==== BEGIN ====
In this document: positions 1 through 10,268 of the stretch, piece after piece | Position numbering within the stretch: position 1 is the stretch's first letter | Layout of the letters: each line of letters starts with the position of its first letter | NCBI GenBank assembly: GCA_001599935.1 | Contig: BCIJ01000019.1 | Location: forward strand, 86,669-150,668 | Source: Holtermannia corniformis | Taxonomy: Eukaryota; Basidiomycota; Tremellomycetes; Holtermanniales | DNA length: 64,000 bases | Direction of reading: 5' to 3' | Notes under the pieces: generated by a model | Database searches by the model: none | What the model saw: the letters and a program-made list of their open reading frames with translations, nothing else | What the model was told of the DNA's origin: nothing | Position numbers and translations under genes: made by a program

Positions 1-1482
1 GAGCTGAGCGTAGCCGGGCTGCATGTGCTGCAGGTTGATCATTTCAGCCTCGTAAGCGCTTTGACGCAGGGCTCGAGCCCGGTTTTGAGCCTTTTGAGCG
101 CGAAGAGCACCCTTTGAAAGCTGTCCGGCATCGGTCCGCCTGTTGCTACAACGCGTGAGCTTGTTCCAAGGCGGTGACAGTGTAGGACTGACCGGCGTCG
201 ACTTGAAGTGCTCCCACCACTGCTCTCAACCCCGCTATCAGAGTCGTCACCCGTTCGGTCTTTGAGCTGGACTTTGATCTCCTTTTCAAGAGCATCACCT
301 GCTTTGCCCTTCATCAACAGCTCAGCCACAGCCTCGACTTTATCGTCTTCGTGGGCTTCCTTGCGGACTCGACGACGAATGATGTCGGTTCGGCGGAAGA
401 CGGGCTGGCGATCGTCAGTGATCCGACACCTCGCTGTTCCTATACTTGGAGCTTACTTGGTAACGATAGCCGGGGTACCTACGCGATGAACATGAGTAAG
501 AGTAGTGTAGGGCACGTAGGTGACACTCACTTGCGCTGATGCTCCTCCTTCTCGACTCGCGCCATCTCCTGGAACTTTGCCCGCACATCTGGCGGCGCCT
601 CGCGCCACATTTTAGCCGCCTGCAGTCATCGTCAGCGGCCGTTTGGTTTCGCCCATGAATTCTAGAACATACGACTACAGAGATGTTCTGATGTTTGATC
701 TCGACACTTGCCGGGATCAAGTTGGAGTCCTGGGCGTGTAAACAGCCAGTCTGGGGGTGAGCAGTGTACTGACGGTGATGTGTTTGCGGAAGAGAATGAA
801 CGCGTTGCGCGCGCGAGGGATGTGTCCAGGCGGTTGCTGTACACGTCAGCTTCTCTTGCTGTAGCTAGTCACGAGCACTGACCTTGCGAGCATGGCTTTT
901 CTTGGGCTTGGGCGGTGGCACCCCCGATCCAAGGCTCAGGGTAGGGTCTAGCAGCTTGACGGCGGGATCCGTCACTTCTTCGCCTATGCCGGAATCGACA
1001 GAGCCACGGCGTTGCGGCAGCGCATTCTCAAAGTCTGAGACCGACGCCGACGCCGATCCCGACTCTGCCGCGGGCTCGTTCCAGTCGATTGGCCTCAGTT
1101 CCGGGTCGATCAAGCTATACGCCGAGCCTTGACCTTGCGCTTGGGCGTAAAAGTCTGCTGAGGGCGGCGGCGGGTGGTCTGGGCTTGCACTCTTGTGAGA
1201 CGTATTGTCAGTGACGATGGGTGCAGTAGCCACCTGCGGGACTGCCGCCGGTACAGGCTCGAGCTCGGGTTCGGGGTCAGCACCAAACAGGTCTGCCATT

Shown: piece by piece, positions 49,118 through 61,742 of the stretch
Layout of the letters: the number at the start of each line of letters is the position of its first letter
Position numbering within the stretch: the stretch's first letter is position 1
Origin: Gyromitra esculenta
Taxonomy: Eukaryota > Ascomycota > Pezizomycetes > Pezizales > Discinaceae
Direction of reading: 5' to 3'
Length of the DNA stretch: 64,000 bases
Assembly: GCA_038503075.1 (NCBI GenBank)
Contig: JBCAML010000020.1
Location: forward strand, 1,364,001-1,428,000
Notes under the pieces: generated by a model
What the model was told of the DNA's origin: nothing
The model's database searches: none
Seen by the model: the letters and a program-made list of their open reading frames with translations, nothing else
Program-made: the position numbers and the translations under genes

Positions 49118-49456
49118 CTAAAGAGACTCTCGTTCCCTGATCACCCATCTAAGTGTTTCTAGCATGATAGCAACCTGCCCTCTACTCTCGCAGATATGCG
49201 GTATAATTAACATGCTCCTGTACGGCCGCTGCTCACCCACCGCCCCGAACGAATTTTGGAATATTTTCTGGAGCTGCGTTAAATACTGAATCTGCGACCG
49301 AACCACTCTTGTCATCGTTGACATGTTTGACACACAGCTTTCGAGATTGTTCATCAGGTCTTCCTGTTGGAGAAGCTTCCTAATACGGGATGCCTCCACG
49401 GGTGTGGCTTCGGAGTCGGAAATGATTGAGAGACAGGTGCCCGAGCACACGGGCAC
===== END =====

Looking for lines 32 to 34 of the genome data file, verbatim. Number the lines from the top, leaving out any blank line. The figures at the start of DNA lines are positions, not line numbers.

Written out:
49118 CTAAAGAGACTCTCGTTCCCTGATCACCCATCTAAGTGTTTCTAGCATGATAGCAACCTGCCCTCTACTCTCGCAGATATGCG
49201 GTATAATTAACATGCTCCTGTACGGCCGCTGCTCACCCACCGCCCCGAACGAATTTTGGAATATTTTCTGGAGCTGCGTTAAATACTGAATCTGCGACCG
49301 AACCACTCTTGTCATCGTTGACATGTTTGACACACAGCTTTCGAGATTGTTCATCAGGTCTTCCTGTTGGAGAAGCTTCCTAATACGGGATGCCTCCACG